Just when it seemed like things were finally settling down for Sony Pictures Entertainment, a new wave of uncertainty washed over the Culver City lot this month with the news that CEO Michael Lynton would step down later in the year.
Lynton’s departure was not a shock to studio insiders, but there was surprise initially over the timing of the Jan. 13 announcement. Sony Corp. has said it will search for a successor while Lynton remains at the helm as co-CEO. Kaz Hirai, the Tokyo-based CEO of the electronics conglom, is heading to Culver City next week to take the reins with Lynton. He’s setting up a temporary office at the studio to oversee a thorough vetting of candidates and what is expected to be an equally thorough review of the studio’s operations.
The urgency in that process was magnified by Monday’s disclosure that Sony will take a whopping $962 million write-down of goodwill on the studio. The announcement included what is becoming a familiar assertion by Hirai: that Sony has no intention of selling its studio arm, despite the fact that CBS Corp. and other suitors are known to have expressed interest in the studio in the past few years.
There has been speculation about Lynton’s plan to move on for more than two years, underscored by information that surfaced from private emails revealed as part of the devastating November 2014 cyberattack on the studio. The timing of Lynton’s departure seemed to become clearer over the weekend, with the massive write-down Sony’s admission of how badly their studio investment has fallen short of expectations.
Without a deliberate succession plan in place, Sony has been awash in speculation about who might be the new boss. Peter Liguori, the former Fox Entertainment and FX chief who has spent the past four years as CEO of Tribune Media, was an immediate focus of attention. Liguori was quietly named as an advisor to the Sony Corp. board last fall. That appointment struck studio insiders as odd. It’s part of a push by Hirai to bring more entertainment-savvy advisors into the Tokyo boardroom.
Liguori’s announcement last week that he will be stepping down from Tribune in March fueled more chatter about his potential segue to the top job in Culver City. But sources close to the situation say Liguori is not seen as a front-runner for Sony job, at least not yet. Lynton is said to be helping Hirai compile a short list of candidates to pursue. Former Disney COO Tom Staggs is rumored to be high on that list. Other names circulating include former 20th Century Fox chief Jim Gianopulos and former Fox Networks Group CEO Tony Vinciquerra. Tom Rothman, Sony’s current motion picture group chairman and the former partner of Gianopulos’ at Fox, is not expected to be a contender for the top Sony entertainment job and even his roost atop the film studio is considered less secure, given the departure of Lynton.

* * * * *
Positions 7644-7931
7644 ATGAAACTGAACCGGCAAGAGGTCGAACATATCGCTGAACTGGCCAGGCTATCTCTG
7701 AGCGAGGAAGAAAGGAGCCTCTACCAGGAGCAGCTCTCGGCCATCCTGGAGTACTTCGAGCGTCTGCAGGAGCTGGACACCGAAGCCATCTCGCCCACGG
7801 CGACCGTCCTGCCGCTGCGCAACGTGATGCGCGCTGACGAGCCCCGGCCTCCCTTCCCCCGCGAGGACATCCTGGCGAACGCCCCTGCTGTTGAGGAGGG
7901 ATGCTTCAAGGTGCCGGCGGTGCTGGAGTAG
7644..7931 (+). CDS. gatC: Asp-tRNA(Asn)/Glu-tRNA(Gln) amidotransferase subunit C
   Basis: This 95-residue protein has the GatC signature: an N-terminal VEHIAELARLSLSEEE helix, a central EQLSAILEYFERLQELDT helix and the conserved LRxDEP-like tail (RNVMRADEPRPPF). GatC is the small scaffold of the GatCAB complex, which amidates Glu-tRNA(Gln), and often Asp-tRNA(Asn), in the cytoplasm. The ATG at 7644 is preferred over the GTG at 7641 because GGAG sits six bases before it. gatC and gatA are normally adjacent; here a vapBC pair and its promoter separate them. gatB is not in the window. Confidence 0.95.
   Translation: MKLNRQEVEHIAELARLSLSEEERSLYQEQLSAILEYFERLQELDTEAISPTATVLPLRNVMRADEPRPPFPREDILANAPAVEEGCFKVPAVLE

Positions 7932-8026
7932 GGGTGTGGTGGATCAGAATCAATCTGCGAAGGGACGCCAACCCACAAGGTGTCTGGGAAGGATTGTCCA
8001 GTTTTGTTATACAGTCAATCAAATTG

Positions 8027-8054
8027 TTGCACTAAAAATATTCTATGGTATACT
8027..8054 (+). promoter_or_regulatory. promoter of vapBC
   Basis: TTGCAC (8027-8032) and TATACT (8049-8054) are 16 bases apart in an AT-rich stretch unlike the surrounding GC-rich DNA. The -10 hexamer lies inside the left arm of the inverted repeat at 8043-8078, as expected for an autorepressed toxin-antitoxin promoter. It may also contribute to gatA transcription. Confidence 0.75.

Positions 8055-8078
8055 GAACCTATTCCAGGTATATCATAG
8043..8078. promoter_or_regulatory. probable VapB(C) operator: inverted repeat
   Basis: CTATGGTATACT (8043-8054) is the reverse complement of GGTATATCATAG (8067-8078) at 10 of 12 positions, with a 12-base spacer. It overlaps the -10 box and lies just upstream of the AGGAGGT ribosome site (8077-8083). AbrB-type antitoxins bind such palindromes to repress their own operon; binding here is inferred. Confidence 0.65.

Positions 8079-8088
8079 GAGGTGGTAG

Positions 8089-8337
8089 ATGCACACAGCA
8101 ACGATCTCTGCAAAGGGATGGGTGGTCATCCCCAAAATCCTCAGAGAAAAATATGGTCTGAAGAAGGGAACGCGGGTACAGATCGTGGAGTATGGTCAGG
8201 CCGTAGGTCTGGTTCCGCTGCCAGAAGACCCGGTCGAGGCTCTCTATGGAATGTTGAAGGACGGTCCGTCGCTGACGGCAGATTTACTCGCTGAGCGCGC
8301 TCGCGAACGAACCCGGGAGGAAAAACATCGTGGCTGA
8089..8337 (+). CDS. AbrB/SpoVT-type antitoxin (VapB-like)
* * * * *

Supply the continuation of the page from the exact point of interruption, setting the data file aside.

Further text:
A Sony spokesperson said that the transition process has only begun and that no candidates have yet been interviewed.
One entertainment executive who is following the Lynton succession process closely said Sony’s interview process will be a two-way street, with the most desirable candidates looking for assurances that the Japanese electronics giant is deeply invested in it’s entertainment wing. “They will want to know how committed they are to the business and to capitalizing the business going forward,” said the executive, who asked not to be named discussing another company’s internal machinations. “They will want to know if Sony is really positioning the studio for growth.”
That said, the executive said he believes Hirai is sincere in his saying he wants Sony to stay in the entertainment business. The source attributed the constant rumble about a sale of Sony Pictures Entertainment to outsiders who would like a shot at acquiring the asset. “They’re stirring the pot to try to get some action going,” he said.
Meanwhile, Lynton’s lame-duck status is making for some uncertainty around high-level decision making. On the TV side, the departure last June of longtime president Steve Mosko spurred a restructuring in which the heads of four divisions reported directly to Lynton. With Lynton’s pending departure, there’s a feeling that there’s “no sheriff in town,” according to an industry source who works closely with Sony TV, if conflicts should arise among worldwide TV production heads Jamie Erlicht and Zack Van Amburg, international networks president Andy Kaplan, distribution chief Keith Le Goy and Amy Carney, head of advertising sales and research.
The various components of the TV group have long operated with great autonomy, sometimes at the expense of potential synergies. After Mosko’s exit, there was talk of seeking greater cooperation among the units, not only in TV but among other divisions. That process is harder without knowing who the ultimate boss will be.
A Sony spokesperson rejected the idea that there would be a lack of clarity in the TV operation, with Lynton’s impending departure. Lynton remains available to give the television executives counsel, and to make decisions when needed, during the six months interim period when he will serve as co-CEO with Hirai, the spokesperson said.